Borderline Personality Disorder

(last updated 15 Jan 2012)

Borderline Personality Disorder (BPD) is a complex mental disorder involving multiple syptoms and maladaptive behaviour. People suffering with BPD will experience distressing emotional states. They are often overcome with strong overwhelming emotions, which can be triggered by very minor life occurrences.

Those suffering with Borderline Personality Disorder struggle with their identity and self worth, have difficulty controlling their emotions and behaviour and have long standing problems with relationships. Sufferers are often misunderstood, pushing loved ones away as they struggle with feelings of abandonment, loneliness, desperation, helplessness and fear.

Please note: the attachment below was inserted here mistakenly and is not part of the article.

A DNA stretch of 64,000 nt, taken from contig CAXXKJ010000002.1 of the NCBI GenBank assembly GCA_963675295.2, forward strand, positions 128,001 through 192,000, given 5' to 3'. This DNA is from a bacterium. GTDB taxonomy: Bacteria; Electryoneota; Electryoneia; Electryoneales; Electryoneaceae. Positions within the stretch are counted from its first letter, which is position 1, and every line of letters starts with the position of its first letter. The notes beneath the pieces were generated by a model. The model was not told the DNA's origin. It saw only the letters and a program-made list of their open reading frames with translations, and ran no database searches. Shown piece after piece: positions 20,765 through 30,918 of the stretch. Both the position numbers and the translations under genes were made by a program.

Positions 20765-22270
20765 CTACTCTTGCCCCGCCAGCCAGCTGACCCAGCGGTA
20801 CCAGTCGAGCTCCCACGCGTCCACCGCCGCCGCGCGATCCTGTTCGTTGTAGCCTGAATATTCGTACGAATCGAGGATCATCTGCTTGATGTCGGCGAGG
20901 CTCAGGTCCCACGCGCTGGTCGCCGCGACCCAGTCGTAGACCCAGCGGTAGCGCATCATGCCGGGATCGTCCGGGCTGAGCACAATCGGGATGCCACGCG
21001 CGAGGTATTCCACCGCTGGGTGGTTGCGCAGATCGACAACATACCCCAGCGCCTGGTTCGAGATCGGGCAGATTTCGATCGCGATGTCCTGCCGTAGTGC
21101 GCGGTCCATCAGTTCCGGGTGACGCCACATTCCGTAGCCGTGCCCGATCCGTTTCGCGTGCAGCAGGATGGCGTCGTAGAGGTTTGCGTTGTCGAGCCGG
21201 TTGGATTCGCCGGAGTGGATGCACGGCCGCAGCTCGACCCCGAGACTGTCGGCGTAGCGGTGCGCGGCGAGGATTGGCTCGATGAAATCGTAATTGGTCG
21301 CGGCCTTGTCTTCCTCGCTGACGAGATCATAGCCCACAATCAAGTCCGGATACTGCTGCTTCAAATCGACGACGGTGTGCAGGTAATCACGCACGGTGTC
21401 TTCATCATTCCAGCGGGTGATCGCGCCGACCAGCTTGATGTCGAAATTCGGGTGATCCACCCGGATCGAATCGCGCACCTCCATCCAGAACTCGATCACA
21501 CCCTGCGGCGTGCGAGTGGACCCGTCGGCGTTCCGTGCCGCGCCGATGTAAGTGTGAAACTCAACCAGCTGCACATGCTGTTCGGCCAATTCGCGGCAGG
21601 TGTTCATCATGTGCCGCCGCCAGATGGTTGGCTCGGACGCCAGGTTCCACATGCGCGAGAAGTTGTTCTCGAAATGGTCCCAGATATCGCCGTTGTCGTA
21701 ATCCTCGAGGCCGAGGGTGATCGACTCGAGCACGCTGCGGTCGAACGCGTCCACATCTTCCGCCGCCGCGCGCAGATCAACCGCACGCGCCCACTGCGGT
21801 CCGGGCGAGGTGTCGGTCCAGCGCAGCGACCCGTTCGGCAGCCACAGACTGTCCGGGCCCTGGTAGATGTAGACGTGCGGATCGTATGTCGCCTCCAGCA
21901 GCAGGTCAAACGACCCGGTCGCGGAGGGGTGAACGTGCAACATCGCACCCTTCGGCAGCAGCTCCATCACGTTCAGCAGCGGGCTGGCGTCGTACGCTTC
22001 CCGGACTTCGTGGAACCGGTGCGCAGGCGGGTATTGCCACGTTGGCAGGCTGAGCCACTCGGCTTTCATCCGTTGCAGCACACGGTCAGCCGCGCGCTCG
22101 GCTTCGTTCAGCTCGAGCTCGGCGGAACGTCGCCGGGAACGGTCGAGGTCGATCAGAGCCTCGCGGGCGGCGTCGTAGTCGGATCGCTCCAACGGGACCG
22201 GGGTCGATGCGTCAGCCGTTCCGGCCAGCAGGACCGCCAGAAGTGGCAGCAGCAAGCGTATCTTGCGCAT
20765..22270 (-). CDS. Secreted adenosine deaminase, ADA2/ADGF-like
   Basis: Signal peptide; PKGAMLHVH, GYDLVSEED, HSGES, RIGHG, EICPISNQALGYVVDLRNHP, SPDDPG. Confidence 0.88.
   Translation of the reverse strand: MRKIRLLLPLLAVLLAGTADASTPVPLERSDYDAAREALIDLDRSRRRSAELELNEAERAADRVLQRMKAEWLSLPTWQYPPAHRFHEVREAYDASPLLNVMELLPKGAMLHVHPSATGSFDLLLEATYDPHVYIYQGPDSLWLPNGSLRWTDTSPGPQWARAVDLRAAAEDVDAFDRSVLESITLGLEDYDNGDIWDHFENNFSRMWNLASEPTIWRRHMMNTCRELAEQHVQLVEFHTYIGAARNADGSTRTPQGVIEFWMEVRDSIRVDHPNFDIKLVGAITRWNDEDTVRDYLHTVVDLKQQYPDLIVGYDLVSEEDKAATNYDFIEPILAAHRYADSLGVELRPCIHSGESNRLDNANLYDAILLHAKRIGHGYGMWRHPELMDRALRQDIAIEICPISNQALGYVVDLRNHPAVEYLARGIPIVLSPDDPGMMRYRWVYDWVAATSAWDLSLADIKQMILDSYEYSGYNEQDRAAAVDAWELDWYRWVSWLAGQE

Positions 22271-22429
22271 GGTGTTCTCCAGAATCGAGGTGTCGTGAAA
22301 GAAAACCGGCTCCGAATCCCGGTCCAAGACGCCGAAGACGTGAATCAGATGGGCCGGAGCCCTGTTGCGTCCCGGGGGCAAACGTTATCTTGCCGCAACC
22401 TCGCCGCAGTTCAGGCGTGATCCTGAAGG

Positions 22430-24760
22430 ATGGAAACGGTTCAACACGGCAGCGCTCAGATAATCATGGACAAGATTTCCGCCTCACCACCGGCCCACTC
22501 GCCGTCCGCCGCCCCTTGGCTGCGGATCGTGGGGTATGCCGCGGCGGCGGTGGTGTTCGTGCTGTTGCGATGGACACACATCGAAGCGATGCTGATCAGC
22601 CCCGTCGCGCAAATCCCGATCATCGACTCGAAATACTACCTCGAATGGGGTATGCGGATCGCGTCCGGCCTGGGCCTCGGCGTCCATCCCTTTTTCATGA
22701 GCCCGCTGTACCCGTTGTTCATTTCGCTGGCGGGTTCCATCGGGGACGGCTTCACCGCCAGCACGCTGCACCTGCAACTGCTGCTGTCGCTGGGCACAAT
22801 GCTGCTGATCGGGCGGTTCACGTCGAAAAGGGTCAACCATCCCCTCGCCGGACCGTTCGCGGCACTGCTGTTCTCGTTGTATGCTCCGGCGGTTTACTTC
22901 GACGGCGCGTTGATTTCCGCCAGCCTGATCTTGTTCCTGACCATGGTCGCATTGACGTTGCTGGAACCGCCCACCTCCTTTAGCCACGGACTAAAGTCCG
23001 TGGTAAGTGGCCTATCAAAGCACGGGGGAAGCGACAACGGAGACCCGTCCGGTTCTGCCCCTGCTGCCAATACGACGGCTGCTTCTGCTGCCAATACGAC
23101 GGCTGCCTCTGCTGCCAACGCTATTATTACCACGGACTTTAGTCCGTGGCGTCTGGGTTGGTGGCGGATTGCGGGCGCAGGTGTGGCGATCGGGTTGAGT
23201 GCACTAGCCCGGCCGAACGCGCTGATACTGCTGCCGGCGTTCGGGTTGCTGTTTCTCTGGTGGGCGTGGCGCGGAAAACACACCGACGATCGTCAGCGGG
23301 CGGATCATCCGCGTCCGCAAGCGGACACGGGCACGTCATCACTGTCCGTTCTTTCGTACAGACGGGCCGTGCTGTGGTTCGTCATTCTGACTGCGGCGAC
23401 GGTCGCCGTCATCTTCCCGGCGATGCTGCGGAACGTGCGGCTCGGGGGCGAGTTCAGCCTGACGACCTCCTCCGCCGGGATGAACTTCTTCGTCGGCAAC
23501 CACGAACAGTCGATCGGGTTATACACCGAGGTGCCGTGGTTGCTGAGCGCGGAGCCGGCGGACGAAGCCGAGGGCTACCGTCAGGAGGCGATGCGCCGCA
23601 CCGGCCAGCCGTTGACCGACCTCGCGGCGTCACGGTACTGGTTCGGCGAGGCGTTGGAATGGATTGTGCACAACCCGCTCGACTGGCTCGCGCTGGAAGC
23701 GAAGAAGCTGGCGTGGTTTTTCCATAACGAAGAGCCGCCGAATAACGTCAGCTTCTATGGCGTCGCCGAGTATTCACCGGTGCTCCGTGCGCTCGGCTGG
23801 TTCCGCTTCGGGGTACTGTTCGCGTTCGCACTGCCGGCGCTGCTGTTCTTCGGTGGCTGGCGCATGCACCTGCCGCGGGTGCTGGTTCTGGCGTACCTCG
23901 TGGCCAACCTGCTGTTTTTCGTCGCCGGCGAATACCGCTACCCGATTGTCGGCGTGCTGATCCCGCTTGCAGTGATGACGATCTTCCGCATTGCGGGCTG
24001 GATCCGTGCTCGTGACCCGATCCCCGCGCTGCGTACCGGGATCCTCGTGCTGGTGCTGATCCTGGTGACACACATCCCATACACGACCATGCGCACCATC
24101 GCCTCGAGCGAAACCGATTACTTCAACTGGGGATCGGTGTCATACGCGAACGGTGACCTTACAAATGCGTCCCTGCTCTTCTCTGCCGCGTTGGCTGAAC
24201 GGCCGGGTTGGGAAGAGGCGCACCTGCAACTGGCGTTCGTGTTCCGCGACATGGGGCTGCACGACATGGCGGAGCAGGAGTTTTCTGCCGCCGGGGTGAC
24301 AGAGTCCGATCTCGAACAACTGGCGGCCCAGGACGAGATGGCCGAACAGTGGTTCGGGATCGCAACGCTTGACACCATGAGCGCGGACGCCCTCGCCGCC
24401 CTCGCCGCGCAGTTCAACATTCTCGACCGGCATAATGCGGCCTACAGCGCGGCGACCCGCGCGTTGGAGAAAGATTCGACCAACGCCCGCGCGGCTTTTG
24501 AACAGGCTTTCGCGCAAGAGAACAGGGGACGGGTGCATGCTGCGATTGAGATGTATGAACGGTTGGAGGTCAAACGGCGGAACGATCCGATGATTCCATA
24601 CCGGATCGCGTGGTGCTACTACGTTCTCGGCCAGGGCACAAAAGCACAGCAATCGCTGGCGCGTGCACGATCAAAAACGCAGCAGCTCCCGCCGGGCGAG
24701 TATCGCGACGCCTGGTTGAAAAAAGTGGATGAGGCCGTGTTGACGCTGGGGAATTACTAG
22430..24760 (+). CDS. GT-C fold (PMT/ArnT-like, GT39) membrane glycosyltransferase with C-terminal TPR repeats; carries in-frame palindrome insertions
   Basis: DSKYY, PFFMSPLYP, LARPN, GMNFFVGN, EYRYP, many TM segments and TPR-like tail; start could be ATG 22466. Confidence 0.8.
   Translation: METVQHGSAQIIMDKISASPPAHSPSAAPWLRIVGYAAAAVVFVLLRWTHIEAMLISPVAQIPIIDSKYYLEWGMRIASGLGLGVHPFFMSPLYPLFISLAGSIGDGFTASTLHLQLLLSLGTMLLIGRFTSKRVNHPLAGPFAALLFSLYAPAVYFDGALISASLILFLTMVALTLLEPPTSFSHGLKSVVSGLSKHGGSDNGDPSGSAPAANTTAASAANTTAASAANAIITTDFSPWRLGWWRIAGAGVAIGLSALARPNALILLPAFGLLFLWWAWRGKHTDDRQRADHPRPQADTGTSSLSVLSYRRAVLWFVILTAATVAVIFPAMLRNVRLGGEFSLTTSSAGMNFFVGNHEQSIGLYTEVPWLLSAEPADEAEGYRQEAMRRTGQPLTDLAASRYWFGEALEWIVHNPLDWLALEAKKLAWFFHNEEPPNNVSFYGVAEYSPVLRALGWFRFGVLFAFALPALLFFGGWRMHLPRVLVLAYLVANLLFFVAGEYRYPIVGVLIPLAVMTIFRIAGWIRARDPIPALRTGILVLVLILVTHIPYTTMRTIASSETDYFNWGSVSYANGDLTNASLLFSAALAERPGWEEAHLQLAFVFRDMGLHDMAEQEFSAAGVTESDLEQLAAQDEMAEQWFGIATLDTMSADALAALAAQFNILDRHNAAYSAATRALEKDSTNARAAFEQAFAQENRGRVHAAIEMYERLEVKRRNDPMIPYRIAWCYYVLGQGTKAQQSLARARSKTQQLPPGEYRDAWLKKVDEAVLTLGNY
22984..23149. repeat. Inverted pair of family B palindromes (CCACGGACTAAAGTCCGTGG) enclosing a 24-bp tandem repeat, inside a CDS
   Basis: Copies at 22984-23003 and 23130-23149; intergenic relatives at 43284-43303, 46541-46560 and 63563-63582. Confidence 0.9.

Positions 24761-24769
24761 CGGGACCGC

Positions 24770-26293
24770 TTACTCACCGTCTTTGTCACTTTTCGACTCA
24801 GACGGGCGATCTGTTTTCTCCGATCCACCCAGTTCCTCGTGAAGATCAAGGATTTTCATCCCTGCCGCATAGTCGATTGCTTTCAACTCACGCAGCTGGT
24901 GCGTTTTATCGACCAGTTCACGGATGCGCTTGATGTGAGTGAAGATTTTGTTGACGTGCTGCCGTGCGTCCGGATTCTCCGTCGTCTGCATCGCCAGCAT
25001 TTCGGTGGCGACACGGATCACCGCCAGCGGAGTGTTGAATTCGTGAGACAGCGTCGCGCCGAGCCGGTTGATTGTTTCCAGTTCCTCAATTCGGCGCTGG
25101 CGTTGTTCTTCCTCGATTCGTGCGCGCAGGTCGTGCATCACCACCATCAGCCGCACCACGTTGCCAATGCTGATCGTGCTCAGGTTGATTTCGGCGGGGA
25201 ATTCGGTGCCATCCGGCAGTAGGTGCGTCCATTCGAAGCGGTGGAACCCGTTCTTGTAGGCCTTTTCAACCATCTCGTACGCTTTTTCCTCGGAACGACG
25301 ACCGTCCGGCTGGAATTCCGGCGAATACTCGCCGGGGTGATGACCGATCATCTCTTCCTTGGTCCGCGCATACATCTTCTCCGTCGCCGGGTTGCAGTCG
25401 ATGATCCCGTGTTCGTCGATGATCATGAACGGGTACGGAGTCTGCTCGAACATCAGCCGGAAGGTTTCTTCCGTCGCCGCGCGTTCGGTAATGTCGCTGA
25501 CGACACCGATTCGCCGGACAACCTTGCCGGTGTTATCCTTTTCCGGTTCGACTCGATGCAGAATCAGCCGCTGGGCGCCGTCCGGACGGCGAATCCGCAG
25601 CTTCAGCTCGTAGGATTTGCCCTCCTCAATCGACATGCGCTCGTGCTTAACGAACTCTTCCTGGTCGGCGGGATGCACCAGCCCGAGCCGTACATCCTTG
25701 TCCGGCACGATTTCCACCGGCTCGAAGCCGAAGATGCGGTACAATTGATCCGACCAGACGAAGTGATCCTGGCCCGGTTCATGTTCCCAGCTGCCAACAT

BPD sufferers can behave impulsively and recklessly. Some examples may include binge eating, reckless driving, substance use, unsafe sex or sex with strangers or excessive spending. BPD sufferers also self harm, as they express their self-hate.

The first signs and symptoms of Borderline Personality Disorder generally appear during mid-adolescence through to young adulthood (15-23) and approximately 80% of people diagnosed with the condition are females.

With early detection and treatment, outcomes are positive for sufferers of BPD.

The Hills Clinic offers a Dialectical Behavioral Therapy program for people suffering with BPD. For further information about DBT program click here